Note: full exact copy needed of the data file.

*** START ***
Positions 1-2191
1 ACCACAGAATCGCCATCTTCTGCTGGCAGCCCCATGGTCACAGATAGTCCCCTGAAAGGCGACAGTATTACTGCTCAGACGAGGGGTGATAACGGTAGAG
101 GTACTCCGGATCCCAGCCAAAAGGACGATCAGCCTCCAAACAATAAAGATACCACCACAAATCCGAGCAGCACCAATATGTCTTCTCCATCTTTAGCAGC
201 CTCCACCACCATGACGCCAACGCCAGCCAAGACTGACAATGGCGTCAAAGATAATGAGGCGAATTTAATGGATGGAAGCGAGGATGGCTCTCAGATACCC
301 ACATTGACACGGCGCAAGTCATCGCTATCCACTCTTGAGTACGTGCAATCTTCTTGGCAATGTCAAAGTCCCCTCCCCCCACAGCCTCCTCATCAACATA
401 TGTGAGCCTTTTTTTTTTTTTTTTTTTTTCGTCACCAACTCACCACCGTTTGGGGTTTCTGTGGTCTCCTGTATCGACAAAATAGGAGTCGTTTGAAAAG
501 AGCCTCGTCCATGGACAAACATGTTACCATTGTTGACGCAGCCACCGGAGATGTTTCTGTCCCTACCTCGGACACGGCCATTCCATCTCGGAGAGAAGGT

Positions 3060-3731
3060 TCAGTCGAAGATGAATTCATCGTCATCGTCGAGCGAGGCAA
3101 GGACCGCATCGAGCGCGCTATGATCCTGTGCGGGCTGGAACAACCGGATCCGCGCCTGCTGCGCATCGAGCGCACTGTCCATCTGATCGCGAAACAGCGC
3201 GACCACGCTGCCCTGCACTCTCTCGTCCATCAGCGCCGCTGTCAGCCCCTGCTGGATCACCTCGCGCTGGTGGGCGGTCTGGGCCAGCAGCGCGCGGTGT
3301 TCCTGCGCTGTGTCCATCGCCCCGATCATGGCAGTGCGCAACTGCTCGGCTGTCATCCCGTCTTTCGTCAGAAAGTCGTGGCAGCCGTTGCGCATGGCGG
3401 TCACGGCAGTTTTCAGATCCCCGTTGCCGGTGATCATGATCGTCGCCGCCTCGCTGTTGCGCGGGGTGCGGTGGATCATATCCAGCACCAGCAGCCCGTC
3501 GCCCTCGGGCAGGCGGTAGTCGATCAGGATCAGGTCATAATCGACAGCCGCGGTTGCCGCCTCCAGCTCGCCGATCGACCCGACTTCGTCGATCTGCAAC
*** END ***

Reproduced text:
Positions 1-2191
1 ACCACAGAATCGCCATCTTCTGCTGGCAGCCCCATGGTCACAGATAGTCCCCTGAAAGGCGACAGTATTACTGCTCAGACGAGGGGTGATAACGGTAGAG
101 GTACTCCGGATCCCAGCCAAAAGGACGATCAGCCTCCAAACAATAAAGATACCACCACAAATCCGAGCAGCACCAATATGTCTTCTCCATCTTTAGCAGC
201 CTCCACCACCATGACGCCAACGCCAGCCAAGACTGACAATGGCGTCAAAGATAATGAGGCGAATTTAATGGATGGAAGCGAGGATGGCTCTCAGATACCC
301 ACATTGACACGGCGCAAGTCATCGCTATCCACTCTTGAGTACGTGCAATCTTCTTGGCAATGTCAAAGTCCCCTCCCCCCACAGCCTCCTCATCAACATA
401 TGTGAGCCTTTTTTTTTTTTTTTTTTTTTCGTCACCAACTCACCACCGTTTGGGGTTTCTGTGGTCTCCTGTATCGACAAAATAGGAGTCGTTTGAAAAG
501 AGCCTCGTCCATGGACAAACATGTTACCATTGTTGACGCAGCCACCGGAGATGTTTCTGTCCCTACCTCGGACACGGCCATTCCATCTCGGAGAGAAGGT

Positions 3060-3731
3060 TCAGTCGAAGATGAATTCATCGTCATCGTCGAGCGAGGCAA
3101 GGACCGCATCGAGCGCGCTATGATCCTGTGCGGGCTGGAACAACCGGATCCGCGCCTGCTGCGCATCGAGCGCACTGTCCATCTGATCGCGAAACAGCGC
3201 GACCACGCTGCCCTGCACTCTCTCGTCCATCAGCGCCGCTGTCAGCCCCTGCTGGATCACCTCGCGCTGGTGGGCGGTCTGGGCCAGCAGCGCGCGGTGT
3301 TCCTGCGCTGTGTCCATCGCCCCGATCATGGCAGTGCGCAACTGCTCGGCTGTCATCCCGTCTTTCGTCAGAAAGTCGTGGCAGCCGTTGCGCATGGCGG
3401 TCACGGCAGTTTTCAGATCCCCGTTGCCGGTGATCATGATCGTCGCCGCCTCGCTGTTGCGCGGGGTGCGGTGGATCATATCCAGCACCAGCAGCCCGTC
3501 GCCCTCGGGCAGGCGGTAGTCGATCAGGATCAGGTCATAATCGACAGCCGCGGTTGCCGCCTCCAGCTCGCCGATCGACCCGACTTCGTCGATCTGCAAC